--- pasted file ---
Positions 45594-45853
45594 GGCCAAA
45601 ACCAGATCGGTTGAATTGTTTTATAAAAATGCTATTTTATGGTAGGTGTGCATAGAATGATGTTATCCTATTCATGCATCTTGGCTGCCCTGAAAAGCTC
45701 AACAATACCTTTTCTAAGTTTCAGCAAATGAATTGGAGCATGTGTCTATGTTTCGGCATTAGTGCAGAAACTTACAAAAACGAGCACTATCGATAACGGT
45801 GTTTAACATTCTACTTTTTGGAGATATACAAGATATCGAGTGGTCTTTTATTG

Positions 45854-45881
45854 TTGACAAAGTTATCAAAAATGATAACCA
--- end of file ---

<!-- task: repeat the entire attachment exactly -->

Positions 45594-45853
45594 GGCCAAA
45601 ACCAGATCGGTTGAATTGTTTTATAAAAATGCTATTTTATGGTAGGTGTGCATAGAATGATGTTATCCTATTCATGCATCTTGGCTGCCCTGAAAAGCTC
45701 AACAATACCTTTTCTAAGTTTCAGCAAATGAATTGGAGCATGTGTCTATGTTTCGGCATTAGTGCAGAAACTTACAAAAACGAGCACTATCGATAACGGT
45801 GTTTAACATTCTACTTTTTGGAGATATACAAGATATCGAGTGGTCTTTTATTG

Positions 45854-45881
45854 TTGACAAAGTTATCAAAAATGATAACCA